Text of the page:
Directed by Henry Hathaway
June 12, 1969 (Premiere (Little Rock, AR) / June 13, 1969 (Los Angeles)
This is a reappraisal/edit of my original review of the Western classic, the original True Grit. In light of my viewing of the more recent version of the story I felt this was warranted. Check out my review of the newer version this Wednesday.
Upon the death of her father young woman hires a drunken U.S. Marshal to hunt her father’s killer down in Indian Territory (modern day Oklahoma).
True Grit is quite possibly one of the best Westerns ever made. I have difficulty thinking of any Western that is more well scripted, acted or just well put together than this film. Some non-Westerns may be better but those are not many. This movie perfectly balances humor and drama like few films are willing or able to do.
True Grit, when it comes right down to it, is just the story of a grown man forced to babysit a child with hijinks ensuing. That is the foundation for the plot. It is an idea that has been used in comedy to ever weakening effect more than it has been in a dramatic presentation such as this but that is the foundation upon which this story is built. Cogburn learns a thing or two along the way while he cares for this unwanted charge and Mattie Ross (Kim Darby) does more than a bit of growing up herself as she must bring her father’s killer Tom Chaney (Jeff Corey) to justice. She is a child forced to leave behind childish things in order to what must be done.
Wayne’s nomination for this film was well deserved. Aside from his work in Red River and The Cowboys, he turns in some of the finest acting of his career right here. This is one of his more intriguing characters. I dare say this is one of his top five performances. U.S. Marshal Reuben J. “Rooster” Cogburn (John Wayne) is wily yet fatherly, and I think he sees a kindred spirit in “Baby Sister” as he calls young Mattie. Mattie is someone as tough and determined as he is. There is probably more of Wayne in Cogburn than in some of his other characters. Truthfully, that is when he was at his best. When you felt as if you were seeing Wayne expose his inner self through his performance was when he was at his finest. He was not an actor that could create someone unconnected to him but rather he needed to inject himself into the role.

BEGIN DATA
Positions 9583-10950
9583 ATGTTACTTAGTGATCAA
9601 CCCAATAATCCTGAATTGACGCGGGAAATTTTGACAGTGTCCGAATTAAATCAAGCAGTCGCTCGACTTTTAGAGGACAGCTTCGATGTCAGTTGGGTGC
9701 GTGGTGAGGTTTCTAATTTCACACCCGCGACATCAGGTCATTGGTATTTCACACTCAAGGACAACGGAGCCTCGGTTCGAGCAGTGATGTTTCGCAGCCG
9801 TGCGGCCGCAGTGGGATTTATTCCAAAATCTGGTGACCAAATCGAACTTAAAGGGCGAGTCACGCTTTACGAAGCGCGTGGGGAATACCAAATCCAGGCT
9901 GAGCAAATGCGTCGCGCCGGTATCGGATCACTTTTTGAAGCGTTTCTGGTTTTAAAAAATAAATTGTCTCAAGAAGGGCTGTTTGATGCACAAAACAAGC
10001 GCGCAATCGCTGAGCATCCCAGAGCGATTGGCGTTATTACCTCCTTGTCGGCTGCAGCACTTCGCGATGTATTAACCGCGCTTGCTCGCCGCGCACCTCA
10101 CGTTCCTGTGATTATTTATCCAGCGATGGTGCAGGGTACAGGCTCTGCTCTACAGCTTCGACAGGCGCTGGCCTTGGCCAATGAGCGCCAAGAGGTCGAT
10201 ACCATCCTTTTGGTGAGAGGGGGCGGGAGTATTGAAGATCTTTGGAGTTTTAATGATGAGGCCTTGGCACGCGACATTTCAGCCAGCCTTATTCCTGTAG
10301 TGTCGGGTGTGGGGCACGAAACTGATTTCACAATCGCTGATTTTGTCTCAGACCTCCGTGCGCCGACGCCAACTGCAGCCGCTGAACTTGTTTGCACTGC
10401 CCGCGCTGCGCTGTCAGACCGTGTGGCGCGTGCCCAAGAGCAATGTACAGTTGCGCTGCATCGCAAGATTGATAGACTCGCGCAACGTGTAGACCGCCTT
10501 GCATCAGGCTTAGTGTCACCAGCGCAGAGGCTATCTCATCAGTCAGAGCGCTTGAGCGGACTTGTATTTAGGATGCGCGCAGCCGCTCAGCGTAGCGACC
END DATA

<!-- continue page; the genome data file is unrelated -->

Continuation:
Kim Darby as Mattie Ross turned in what should have been a very early performance for a legendary actress. Sadly that was not the case. It is a shame what happened to her later in life. Fame got the best of her. Darby gave Mattie a genuine strength and the small girl felt as large as Wayne on screen. Mattie was tough as nails and carried by bring her father’s murderer to the justice he deserved.
Mattie is able to intimidate more seasoned individuals always with the threat of lawyer J. Noble Daggett (John Fiedler) at the ready. Her ability to go toe to toe with adults is shown in an early scene with Colonel Stonehill (Strother Martin) where she bests him in horse trading to earn the money to pay Cogburn. It is a hilarious moment that perfectly showcases the character’s personality.
Mattie is a strong and willful personality that is smarter than her years would indicate. She is an independent personality that is as good and capable as any adult she comes across. What she lacks in experience she makes up for in force of will and sheer determination. She never takes no as an answer. Darby was simply amazing here.
Glen Campbell was cast as the young and charming Texas Ranger La Boeuf who is also in pursuit of Chaney for reasons not connected to the murder of Mattie’s father. He is dismissive of the young Mattie and it takes him a long time to realize she is not just some weak young girl. Reportedly Elvis Presley of all people was the first choice to play La Boeuf, but he lost the part because of his agent’s demand for top billing over Darby and Wayne.
Robert Duvall and Dennis Hopper both show up in early performances here. Dennis Hopper as the horse thief Moon is probably the weakest performance of the two. Moon’s freak out over his injury just feels a little over the top. I half expected when I first saw this movie for it all to be part of an escape ploy. Even so it was not bad but rather a bit much even by the standards of Dennis Hopper.
Lucky Ned Pepper (Robert Duvall) was not a ridiculous villain. He was a cold man but not foolish. He was not a black hatted Western outlaw given to snarls and steely eyed gazes existing for Wayne’s character to punch. Rather he was a man who bit off more than he could chew by taking Chaney into his group and drawing the attention of Cogburn. He realized it a bit too late and tried to figure a way to save his butt and dump Chaney.
There is not a genuinely bad performance to be found here. No actor outshines another. Even Hopper’s antics in the end are not THAT bad. The dialogue script is witty and snappy. There are real, well defined characters here. For me this film is one of those movies that is so good I can watch it several times a year. It just does not get old. It is as fresh and entertaining as the first time viewing.
True Grit is an amazing movie. It is a definite classic of the Western genre. It is one of those movies you can watch again and again, and it will not get old. The performances are amazing, and the story is wonderful. This is most definitely a watch it!
2 thoughts on “ReWatch: The Western Perfection That Is True Grit”
John Wayne in pretty good movie shocker. Hell finally froze over so the old buzzard could get his Oscar.
LikeLiked by 1 person